Berkeley Enterprises 1956 Report

From: cswiger <>
Date: Mon Jan 11 16:32:45 1999

>OK, next time somebody tells you that the Altair was the first personal
>or home computer, give them this URL:

First - that's very interesting research and glad to read about
it (esp. remember some switch/relay/light versions of the
FoxHenCorn puzzle as well as Nim, and they remind me of the Claude
Shannon maze solving mouse in SciAM. I almost had that schematic
memorized but never built one. It had a 3 bit memory so it could
'learn' a 3 fork maze, and a rotating 'randomizer' for the one's
the mouse didn't know. My 'first' personal computer then was made
out of a piece of fence, 24 or so nails, a 'D'cell, 3 or 4 lamps
and a lot of hookup wire)


Berkeley Ent. didn't really market it as a personal *home*
computer, looks like the target audience they hope to sell into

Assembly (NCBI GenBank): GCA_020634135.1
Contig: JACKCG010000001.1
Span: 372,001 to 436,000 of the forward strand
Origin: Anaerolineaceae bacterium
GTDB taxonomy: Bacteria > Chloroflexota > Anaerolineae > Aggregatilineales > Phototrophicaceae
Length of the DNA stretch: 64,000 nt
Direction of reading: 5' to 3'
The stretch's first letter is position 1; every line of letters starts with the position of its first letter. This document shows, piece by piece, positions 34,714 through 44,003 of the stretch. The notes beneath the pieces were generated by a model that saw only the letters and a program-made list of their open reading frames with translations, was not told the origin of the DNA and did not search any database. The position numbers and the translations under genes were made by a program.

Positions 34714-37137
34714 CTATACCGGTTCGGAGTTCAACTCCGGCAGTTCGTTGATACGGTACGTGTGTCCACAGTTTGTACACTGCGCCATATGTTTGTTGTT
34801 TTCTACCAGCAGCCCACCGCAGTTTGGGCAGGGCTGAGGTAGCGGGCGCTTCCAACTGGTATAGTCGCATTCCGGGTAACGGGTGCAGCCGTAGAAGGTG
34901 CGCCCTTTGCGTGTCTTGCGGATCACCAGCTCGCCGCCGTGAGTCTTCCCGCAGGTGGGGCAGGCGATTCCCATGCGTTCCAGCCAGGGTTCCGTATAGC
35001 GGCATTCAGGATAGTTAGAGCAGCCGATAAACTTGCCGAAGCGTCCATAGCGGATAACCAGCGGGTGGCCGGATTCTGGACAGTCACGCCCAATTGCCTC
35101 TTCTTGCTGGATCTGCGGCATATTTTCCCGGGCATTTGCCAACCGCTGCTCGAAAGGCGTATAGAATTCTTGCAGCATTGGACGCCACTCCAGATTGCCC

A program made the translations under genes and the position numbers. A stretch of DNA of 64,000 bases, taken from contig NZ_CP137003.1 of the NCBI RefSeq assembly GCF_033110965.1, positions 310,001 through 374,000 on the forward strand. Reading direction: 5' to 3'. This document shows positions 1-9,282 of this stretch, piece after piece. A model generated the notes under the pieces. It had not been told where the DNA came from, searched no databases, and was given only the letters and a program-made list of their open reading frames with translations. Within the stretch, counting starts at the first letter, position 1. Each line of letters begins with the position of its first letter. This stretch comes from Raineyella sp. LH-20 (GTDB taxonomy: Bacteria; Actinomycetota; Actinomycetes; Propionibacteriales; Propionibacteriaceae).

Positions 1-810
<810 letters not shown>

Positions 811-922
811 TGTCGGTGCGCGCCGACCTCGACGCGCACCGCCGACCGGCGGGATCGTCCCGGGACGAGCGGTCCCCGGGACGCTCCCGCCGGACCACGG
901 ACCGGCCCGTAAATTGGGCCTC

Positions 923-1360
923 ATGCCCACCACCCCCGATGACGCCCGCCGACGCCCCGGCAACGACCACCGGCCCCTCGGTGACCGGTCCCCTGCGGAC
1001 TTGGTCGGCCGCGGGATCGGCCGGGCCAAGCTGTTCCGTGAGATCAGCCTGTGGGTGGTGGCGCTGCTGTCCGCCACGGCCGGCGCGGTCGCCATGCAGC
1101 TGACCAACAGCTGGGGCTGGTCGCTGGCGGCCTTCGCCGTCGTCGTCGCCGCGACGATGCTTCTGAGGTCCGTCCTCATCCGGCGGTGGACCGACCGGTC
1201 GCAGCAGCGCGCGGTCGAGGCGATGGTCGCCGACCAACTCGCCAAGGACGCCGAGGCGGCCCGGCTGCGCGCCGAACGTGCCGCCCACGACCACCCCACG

is advertising gimmicks, 'show stoppers'. Also, unlike other
machines sold to academia or business uses, the Altair was
 marketed to people who buy or build their own HI-FI/Stereos,
CB/Ham radios - i.e., the HOME hobbyist. For $60/ month. I can
own my OWN computer, free and clear to do whatever I want with,
not limited by the funding strings that dictate what I can do
with one at work or at school.
Free at last!!
Again, without any further defining guidelines, other than the
default Intel ('PC') lineage, and a tip of the hat to the
unsuccessful Mark-8, I posit that the 'first PC's' are the abacus,
knots on string, pushing stones around on tables, Napiers bones,
slide rules - or does it have to include an 'active' element
(relay, tube, transistor, IC)? I'm lost as far as what your
qualifying criteria is. Of course, one can always custom tailor
their list of criteria so that the machine you've already chosen
as 'first' comes out as such, post facto, hehe.

Received on Mon Jan 11 1999 - 16:32:45 GMT

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